Pigweed can be identified as a vertical, freely branching broadleaf weed featuring stout, vertically growing stems. The lower part of the plant is thick and smooth, whereas the upper part is often branched and very hairy. Pigweed also has blades that are dull green on top and hairy underneath. The veins on the lower surface are prominently white. Pigweed reproduces by seeds produced from late summer throughout fall—or until severe frost sets in.
This broadleaf weed often grows in bare or undeveloped locations and thrives near the banks of rivers, streams and lakes. In residential yards, Pigweed is commonly found in bare or undeveloped patches of your lawn. It can be found throughout much of the continental United States.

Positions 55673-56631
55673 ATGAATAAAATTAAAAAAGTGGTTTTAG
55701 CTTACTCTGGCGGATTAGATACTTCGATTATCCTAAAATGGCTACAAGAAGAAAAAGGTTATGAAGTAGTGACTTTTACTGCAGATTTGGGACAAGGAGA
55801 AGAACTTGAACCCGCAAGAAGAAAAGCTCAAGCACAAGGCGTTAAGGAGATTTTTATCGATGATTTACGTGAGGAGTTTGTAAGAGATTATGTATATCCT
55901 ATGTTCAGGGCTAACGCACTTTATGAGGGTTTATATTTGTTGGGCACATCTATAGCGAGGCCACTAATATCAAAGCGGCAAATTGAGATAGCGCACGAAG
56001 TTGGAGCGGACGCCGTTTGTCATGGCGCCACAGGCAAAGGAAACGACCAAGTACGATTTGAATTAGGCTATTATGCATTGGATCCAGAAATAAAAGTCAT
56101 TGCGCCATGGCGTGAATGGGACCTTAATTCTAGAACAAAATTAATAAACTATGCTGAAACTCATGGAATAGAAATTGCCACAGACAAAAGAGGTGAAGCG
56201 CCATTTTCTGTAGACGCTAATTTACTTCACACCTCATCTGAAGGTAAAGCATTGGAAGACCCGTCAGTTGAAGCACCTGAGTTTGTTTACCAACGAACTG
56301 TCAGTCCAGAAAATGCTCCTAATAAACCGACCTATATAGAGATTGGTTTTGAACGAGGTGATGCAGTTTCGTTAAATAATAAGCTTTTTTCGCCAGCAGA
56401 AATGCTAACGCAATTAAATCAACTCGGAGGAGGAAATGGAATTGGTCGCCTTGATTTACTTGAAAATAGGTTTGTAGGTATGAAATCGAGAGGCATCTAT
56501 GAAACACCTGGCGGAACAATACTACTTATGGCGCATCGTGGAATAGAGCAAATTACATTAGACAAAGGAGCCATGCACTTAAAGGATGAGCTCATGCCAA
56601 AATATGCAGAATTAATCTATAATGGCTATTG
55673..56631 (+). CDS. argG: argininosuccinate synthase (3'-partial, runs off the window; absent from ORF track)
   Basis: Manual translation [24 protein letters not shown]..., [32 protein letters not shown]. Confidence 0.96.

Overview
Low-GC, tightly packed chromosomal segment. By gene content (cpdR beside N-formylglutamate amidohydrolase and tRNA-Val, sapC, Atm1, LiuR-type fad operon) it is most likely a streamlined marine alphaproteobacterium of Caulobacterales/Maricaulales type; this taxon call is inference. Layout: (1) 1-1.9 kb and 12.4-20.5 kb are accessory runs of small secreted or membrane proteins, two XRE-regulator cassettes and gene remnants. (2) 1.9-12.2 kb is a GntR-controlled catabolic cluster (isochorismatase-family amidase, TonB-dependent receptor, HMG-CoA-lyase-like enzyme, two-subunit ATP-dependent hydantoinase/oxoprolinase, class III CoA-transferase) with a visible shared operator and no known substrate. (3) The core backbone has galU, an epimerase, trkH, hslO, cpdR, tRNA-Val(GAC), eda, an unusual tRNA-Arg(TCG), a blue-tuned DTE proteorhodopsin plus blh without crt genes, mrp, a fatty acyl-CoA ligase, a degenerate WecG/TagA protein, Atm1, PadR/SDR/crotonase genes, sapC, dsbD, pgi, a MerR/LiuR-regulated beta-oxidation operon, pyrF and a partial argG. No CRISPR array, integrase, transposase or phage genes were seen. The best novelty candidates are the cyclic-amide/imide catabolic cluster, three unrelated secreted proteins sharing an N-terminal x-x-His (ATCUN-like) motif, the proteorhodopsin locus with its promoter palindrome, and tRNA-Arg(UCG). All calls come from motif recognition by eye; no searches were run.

Proper cultural practices, such as proper mowing and watering, can help prevent Amaranthus retroflexus by creating dense grass, which inhibits this broadleaf weed's ability to grow. Physical removal (i.e., pulling weeds) can be effective, though you run the risk of spreading the seeds to additional areas of your lawn and landscaping.